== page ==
Thor: The Dark World: Again, Tom Hiddleston Steals All His Scenes

Thor: The Dark World

Opens Fri., Nov. 8 at Ark Lodge and other theaters. Rated PG-13. 112 minutes.

Even with its flaws, Thor: The Dark World may be what the wretched Man of Steel should have been. Colorful, godlike hero. Big fights and destruction. Unashamed that it’s from a comic book. Pretty fun. It’s better than Ol’ Goldilocks’ debut in 2011’s Thor—larger in scale, faster-paced, more sure of itself. The fish-with-six-pack-out-of-water shtick is gone, and it’s Hammer Time.

The Marvel mumbo-jumbo: A roiling, magical “Aether” is what Dark Elf Malekith (Christopher Eccleston) needs to destroy the universe in the window that appears every 5,000 years when all nine realms align. Note 1: Not dreamy Lord of the Rings elves, but an unpleasant race that Odin’s father defeated before the universe was formed. (The all-father’s father? Keep moving.) Note 2: Earth and Asgard are two of the realms. Not much about the other seven, but maybe they make all the fabulous Asgardian costumes, like a cosmic Gap.

Earth apparently being the trailer-trash realm, Odin (Anthony Hopkins) wants Thor (Chris Hemsworth) to stop pining about someday-toothless mortal Jane (Natalie Portman), marry warrior-goddess Sif (Jaimie Alexander), and succeed him on Asgard’s throne. But Jane becomes the feisty Aether host body and gets herself invited to Asgard anyway. Awkward? It gets so much worse that Thor unlocks and teams up with treacherous brother Loki (Tom Hiddleston) to save Jane, stop Malekith, and make the universe safe for the Avengers sequel.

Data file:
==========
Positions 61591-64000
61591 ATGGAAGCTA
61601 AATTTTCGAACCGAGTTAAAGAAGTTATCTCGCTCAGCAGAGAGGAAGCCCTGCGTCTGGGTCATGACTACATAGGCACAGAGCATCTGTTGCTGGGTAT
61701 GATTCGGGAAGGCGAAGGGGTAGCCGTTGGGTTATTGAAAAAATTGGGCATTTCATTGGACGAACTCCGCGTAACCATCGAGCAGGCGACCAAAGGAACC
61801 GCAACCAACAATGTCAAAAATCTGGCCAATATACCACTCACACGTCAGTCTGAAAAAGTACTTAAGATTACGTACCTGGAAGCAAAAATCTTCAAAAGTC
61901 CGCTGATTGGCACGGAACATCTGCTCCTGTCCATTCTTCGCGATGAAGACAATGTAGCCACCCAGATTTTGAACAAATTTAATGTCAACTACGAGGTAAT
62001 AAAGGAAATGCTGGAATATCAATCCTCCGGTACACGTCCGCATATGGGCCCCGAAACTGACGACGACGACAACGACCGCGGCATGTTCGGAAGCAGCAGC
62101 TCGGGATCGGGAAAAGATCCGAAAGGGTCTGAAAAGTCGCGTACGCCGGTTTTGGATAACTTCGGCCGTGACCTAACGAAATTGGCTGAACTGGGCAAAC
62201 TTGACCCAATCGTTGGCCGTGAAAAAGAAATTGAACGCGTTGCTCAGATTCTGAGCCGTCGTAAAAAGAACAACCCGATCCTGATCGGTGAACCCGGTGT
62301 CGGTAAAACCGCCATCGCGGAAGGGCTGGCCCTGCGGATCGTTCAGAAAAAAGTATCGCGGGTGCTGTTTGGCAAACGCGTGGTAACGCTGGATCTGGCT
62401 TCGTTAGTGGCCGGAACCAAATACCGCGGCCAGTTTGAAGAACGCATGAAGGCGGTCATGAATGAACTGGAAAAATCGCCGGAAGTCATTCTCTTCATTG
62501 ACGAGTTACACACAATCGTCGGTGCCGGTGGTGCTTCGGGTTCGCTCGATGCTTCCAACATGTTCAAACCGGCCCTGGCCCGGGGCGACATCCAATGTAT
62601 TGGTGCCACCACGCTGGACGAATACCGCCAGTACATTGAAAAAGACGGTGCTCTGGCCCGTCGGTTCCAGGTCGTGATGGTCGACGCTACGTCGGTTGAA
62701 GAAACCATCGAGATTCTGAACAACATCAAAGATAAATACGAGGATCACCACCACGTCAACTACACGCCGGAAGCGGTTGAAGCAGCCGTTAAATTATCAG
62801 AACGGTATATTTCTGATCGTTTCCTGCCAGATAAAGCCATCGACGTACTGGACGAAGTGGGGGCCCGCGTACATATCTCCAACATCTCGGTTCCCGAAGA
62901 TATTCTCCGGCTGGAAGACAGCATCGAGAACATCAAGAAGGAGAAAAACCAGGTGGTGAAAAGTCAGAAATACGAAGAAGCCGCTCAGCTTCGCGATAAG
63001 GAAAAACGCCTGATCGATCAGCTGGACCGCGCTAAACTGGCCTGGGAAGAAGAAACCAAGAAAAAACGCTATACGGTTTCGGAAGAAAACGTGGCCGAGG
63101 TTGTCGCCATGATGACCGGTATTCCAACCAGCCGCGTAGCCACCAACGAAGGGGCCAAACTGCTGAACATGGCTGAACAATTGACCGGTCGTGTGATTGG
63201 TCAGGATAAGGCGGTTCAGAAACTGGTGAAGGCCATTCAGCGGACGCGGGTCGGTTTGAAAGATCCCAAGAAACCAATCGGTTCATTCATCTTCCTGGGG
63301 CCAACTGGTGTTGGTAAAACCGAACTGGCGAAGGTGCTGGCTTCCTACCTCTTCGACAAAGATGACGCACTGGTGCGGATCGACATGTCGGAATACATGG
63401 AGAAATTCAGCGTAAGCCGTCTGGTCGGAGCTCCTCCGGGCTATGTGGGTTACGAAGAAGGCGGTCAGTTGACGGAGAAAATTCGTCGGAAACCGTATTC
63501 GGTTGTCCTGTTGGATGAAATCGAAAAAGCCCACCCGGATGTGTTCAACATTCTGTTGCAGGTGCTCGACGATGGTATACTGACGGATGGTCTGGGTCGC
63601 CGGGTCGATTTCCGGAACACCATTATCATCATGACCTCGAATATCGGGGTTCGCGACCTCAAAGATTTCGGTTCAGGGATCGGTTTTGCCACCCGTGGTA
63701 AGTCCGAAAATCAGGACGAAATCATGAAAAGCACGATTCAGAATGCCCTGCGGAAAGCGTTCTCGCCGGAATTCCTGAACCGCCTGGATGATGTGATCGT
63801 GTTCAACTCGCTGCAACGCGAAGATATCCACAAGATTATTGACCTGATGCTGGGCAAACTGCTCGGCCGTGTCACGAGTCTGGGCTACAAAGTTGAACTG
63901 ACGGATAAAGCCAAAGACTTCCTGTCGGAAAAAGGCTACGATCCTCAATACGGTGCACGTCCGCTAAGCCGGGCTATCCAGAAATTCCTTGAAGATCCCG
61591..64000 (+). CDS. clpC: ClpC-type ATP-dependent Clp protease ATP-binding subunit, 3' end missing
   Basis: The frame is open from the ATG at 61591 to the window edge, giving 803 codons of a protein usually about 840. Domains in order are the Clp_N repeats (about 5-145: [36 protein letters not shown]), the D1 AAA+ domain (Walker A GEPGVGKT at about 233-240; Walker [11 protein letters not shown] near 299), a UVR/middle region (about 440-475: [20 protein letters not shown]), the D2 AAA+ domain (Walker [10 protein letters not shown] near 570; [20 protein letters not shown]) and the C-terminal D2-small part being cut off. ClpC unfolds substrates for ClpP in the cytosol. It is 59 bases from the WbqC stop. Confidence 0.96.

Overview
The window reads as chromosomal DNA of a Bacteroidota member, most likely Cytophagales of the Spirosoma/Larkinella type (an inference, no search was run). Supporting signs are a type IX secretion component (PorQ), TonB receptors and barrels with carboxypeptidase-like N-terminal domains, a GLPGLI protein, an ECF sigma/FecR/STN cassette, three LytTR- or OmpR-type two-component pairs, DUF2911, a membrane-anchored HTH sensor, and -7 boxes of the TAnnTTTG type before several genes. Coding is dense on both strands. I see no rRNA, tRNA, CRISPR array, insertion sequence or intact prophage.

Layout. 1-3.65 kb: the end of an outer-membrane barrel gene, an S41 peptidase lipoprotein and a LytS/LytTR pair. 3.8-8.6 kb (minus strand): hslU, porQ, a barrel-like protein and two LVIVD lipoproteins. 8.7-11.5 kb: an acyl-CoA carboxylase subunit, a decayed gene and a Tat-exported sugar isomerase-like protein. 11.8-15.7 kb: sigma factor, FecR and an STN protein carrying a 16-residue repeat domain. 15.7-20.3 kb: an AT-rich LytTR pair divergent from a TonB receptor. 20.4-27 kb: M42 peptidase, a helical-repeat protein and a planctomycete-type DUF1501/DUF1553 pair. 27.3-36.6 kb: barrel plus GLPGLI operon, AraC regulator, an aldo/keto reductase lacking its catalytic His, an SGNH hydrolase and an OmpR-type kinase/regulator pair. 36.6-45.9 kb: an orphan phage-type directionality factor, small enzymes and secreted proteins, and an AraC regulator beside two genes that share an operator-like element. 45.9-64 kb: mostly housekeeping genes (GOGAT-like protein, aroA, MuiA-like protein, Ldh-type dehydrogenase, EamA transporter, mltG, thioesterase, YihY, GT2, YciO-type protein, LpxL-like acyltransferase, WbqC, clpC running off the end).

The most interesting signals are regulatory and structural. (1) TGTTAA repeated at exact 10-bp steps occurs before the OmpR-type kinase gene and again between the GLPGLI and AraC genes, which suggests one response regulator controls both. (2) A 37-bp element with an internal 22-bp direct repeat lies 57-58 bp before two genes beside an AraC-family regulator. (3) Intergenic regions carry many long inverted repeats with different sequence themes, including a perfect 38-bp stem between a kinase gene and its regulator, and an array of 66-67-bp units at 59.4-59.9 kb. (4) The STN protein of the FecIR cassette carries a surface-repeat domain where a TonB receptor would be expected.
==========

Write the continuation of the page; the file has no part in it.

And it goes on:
Kenneth Branagh’s Thor was respectable, a little dull, not the cream of Marvel’s crop. Its main accomplishment: avoiding laughable ridiculousness with the caped hammer-twirler. Casting still goes a long way. Hemsworth holds his own as jock-god against show-stealer Hiddleston’s drama-god, such that it’s hard to imagine another actor making it work. Branagh successor Alan Taylor comes from good TV (Game of Thrones, Mad Men, The Sopranos), and he knows how to keep it moving, give moments to lots of characters, and balance swaggering fights, destruction, and lightheartedness. (See: Thor on the London tube.) The wild climactic battle adds a new wrinkle—and several dimensions—to a tired boss-fight genre.

I say thee nay: scientist Stellan Skarsgård reduced to pantsless comic relief; sidekick Kat Dennings (with a new intern dude) still annoys; Malekith is as two-dimensional as they come; and his attack on Asgard is more Star Wars than Norse. And why just two fighter jets against the giant, world-destroying thing? Oh, right, because it’s a comic book. And take note: Don’t leave before you’ve seen both brief scenes during and after the end credits.

film@seattleweekly.com

 
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